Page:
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Durham University

Department of Geography

Departmental Research Projects

Publication details

Seyrek, A., Demir, T., Pringle, M., Yurtmen, S., Westaway, R., Bridgland, D., Beck, A.R. & Rowbotham, G. Late Cenozoic uplift of the Amanos Mountains and incision of the Middle Ceyhan river gorge, southern Turkey Ar–Ar dating of the Düziçi basalt. Geomorphology. 2008;97:321-355.

Author(s) from Durham

Abstract

Using the Ar–Ar technique, we have obtained the first numerical dates for the Pleistocene volcanism along the valley of the River Ceyhan in the Düziçi area of southern Turkey, in the western foothills of the Amanos Mountains. Our six dates indicate a single abrupt episode of volcanism at ∼ 270 ka. We have identified a staircase of 7 fluvial terraces, at altitudes of up to ∼ 230 m above the present level of the Ceyhan. Using the disposition of the basalt as an age constraint, we assign these terraces to cold-climate stages between marine oxygen isotope stages 16 and 2, indicating rates of fluvial incision, equated to surface uplift, that increase upstream through the western foothills of this mountain range at between 0.25 and 0.4 mm a− 1. Extrapolation of these uplift rates into the axis of the range suggests that the entire ∼ 2300 m of present-day relief has developed since the Mid-Pliocene, a view that we confirm using numerical modelling. Since ∼ 3.7 Ma the Amanos Mountains have formed a transpressive stepover along the northern part of the Dead Sea Fault Zone, where crustal shortening is required by the geometry. Using a physics-based technique, we have modelled the overall isostatic response to the combination of processes occurring, including crustal thickening caused by the shortening, erosion caused by orographic precipitation, and the resulting outward flow of mobile lower-crustal material, in order to predict the resulting history of surface uplift. This modelling suggests that the effective viscosity of the lower crust in this region is in the range ∼ 1–2 × 1019 Pa s, consistent with a Moho temperature of ∼ 590 ± 10 °C, the latter value being in agreement with heat flow data. This modelling shows that the nature of the active crustal deformation is now understood, to first order at least, in this key locality within the boundary zone between the African and Arabian plates, the structure and geomorphology of which have been fundamentally misunderstood in the past.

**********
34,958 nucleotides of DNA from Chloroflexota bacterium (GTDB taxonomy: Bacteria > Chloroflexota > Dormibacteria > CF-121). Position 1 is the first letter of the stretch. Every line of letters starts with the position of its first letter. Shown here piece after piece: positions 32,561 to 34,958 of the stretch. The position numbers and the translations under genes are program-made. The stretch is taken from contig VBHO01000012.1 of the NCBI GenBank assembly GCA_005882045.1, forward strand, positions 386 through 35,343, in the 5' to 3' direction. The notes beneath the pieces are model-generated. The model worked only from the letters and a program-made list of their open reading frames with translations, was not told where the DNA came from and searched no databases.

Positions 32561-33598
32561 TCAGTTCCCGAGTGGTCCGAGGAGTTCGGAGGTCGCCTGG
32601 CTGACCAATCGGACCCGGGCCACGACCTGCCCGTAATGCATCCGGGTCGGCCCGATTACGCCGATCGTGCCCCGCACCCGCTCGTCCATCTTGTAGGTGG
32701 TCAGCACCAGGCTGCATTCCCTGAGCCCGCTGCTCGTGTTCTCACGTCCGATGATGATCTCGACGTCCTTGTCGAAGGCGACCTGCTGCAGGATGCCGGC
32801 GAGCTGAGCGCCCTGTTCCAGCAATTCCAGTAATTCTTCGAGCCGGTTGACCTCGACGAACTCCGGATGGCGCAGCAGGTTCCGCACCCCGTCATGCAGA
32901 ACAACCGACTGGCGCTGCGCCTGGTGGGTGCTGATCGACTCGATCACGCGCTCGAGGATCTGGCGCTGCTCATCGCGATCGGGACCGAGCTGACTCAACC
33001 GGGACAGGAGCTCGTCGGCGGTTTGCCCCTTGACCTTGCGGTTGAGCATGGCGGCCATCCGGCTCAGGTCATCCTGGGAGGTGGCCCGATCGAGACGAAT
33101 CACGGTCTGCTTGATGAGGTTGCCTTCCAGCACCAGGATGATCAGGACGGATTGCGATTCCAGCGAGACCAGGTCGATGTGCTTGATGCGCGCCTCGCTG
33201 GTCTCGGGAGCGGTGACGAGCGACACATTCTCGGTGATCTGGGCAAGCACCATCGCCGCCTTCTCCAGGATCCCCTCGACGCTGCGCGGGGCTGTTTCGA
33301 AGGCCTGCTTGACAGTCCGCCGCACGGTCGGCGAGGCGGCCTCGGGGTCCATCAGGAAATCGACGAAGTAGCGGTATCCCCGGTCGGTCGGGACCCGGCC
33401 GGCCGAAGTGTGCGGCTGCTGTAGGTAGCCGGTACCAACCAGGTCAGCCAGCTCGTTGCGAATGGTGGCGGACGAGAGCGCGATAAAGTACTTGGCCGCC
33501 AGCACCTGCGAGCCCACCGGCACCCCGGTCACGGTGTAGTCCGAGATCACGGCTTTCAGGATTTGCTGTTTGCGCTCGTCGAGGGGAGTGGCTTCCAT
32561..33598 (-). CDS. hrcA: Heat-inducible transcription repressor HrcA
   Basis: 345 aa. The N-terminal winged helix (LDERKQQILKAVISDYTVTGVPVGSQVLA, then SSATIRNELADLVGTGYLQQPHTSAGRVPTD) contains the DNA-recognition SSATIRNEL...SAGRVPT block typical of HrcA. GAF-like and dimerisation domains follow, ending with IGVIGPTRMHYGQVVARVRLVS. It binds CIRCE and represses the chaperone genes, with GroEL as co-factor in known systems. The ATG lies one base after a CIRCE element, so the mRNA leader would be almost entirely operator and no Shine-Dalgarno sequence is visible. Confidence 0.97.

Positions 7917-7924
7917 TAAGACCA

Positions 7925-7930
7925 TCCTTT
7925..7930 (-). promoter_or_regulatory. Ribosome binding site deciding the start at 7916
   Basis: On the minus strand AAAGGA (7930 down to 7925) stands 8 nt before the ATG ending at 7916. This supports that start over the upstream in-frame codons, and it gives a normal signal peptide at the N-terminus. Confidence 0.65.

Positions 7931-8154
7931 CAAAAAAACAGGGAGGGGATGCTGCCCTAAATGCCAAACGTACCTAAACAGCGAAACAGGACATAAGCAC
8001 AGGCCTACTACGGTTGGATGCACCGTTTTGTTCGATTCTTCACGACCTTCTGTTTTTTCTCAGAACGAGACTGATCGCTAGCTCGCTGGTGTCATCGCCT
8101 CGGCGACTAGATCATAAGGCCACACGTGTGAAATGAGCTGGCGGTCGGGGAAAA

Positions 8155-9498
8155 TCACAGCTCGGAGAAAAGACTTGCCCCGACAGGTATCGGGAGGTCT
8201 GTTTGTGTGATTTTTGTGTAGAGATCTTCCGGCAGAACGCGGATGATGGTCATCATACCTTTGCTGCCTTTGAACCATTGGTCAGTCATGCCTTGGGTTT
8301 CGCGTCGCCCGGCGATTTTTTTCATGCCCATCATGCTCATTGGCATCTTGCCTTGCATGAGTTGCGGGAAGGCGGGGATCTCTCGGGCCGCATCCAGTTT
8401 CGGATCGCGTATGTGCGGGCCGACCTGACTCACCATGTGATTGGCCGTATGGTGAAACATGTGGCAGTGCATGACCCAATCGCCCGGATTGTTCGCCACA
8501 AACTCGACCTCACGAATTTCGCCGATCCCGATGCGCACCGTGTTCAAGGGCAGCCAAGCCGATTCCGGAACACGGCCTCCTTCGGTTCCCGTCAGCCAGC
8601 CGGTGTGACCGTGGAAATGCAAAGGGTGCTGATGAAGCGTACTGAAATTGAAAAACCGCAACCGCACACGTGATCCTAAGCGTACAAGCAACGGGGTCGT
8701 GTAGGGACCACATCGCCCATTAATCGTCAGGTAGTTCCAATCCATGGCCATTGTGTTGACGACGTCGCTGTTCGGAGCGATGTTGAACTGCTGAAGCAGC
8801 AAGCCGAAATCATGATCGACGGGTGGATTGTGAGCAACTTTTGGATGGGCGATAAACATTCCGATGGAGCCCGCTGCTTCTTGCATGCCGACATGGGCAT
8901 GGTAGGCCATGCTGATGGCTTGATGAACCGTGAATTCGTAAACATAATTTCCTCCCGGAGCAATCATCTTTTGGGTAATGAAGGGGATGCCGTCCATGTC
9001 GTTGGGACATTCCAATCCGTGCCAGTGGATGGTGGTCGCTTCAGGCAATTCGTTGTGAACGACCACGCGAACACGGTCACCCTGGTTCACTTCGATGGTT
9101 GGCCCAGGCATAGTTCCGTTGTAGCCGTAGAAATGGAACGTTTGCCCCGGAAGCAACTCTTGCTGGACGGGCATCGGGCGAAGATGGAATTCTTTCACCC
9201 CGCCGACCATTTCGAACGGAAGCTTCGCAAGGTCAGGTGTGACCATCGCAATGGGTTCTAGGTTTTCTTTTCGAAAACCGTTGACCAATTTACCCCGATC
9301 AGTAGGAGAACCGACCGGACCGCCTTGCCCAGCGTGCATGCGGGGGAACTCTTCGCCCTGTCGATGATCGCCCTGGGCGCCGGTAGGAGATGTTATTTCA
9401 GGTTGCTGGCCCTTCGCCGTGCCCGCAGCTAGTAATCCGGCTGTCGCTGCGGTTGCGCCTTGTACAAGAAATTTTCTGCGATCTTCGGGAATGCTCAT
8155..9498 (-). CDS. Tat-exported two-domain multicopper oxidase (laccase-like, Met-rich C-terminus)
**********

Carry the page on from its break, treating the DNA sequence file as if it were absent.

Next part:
Department of Geography